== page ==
Earning Playing Time on the Basketball Court

Should a coach discuss the amount of playing time a player is getting with the parents of that player?  In high school and college basketball in particular, this is a common question and provocative topic of discussion.  I don’t believe that coaches at this level should be expected to justify their decisions to parents regarding who plays and how much they play or anything of that nature.  This discussion should involve a coach and his player, and nobody else.

I believe communication is very important and think that coaches should be open to questions and feedback from player on certain subjects.  For example, a player’s attitude, whether on or off the court, is a welcome discussion point.  Anything concerning a player’s progress, whether regarding academics or their overall effort on and off the court, can and should be talked about.  The parents of many high school players have inquiries about the potential of their child to play ball in college.  Of course, anything to do with the team schedule when it comes to practices or games, are open for discussion.

As a coach, make sure to communicate openly to parents regarding the roles on the team and the expectations of those roles.  Also, be open and forthcoming about how player evaluations, based on strengths and weaknesses, will be done.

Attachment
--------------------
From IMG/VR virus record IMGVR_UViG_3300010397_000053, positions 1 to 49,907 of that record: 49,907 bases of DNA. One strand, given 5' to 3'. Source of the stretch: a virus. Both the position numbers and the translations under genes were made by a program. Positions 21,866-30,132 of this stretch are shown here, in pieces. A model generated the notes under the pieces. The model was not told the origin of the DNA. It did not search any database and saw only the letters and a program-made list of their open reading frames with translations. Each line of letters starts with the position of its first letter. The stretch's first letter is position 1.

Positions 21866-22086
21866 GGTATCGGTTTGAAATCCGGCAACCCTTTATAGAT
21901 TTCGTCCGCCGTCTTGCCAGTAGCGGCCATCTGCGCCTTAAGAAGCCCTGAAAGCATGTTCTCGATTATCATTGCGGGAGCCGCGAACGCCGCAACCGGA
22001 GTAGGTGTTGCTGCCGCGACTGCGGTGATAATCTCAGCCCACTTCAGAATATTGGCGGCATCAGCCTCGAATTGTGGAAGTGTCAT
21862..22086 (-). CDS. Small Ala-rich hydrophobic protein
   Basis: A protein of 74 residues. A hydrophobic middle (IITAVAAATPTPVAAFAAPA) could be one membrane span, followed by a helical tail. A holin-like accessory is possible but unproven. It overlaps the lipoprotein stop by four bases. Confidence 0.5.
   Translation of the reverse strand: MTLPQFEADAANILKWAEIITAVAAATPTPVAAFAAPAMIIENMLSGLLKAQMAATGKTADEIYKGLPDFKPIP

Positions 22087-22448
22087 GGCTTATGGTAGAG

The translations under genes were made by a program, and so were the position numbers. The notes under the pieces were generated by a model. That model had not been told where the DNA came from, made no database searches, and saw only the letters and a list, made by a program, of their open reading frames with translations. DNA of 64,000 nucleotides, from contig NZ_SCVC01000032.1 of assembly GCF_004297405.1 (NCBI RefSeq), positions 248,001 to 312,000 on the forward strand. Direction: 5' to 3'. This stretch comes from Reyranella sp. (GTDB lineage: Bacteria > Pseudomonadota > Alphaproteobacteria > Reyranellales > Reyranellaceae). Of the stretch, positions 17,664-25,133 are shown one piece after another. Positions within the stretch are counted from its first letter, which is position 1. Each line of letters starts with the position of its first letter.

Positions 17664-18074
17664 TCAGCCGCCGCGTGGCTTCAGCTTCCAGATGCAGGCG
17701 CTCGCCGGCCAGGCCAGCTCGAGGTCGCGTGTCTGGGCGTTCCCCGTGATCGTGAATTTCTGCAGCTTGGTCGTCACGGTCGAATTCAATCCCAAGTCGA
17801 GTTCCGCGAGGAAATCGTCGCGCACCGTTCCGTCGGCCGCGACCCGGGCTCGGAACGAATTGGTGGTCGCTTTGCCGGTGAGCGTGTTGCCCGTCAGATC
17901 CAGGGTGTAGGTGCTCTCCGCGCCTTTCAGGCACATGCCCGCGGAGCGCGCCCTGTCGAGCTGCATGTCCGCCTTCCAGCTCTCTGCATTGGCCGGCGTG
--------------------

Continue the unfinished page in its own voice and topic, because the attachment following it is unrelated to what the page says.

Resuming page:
Playing time, though, requires no discussion, justification, or anything else.  As a coach, you are in charge regarding any decision when it comes to who plays, how much, and who doesn’t play.  No exceptions in this department.  Whether right or wrong, the coach has to deal with the consequences, good or bad, of their decisions.

The best coaches will play the players that they believe will give them the best odds of winning the game.  Playing time is not a popularity contest and, therefore, the discussion of a coach not playing someone because he doesn’t like them holds no credibility.  Yes, there are coaches who pick favorites, regardless of performance, but those coaches don’t last long.  If a coach has been around for a while, chances are that he cares about winning far more than popularity.

A major problem with allowing parents to become involved in areas of a team is a parent’s lack of objectivity.  Parents are not able to look at the big picture, in part because they don’t have to.  They are also not generally at team practices, meetings, or other team functions and, therefore, do not have access to certain details that a coach does have access to that influence decisions.  A parent understandably wants what is best for their child, but a coach wants what is best for the team as a whole.

On a very basic level, a parent does not understand the game in nearly the way that a coach understands the game.  Watching the game does not necessarily mean that you know the game enough to make decisions.

Coaches also decide on playing time based on chemistry.  Parents often don’t realize that, in basketball, playing time has to do with not just playing the best players, but playing the players that work the best on the court together.  To win, you need players who bring out the best in each other, not just themselves.

Players can and should talk about playing time with their coach.  When doing this, however, their approach should be asking the coach what they, as a player, can do to earn more playing time.  An attitude like this is exactly what a coach should want.

As a parent, realize that it is important to encourage your son or daughter to meet with their coach to discuss their concerns.  By doing this, it will build an accountability in them as people, which is one of the most important lessons a parent will ever teach their child.

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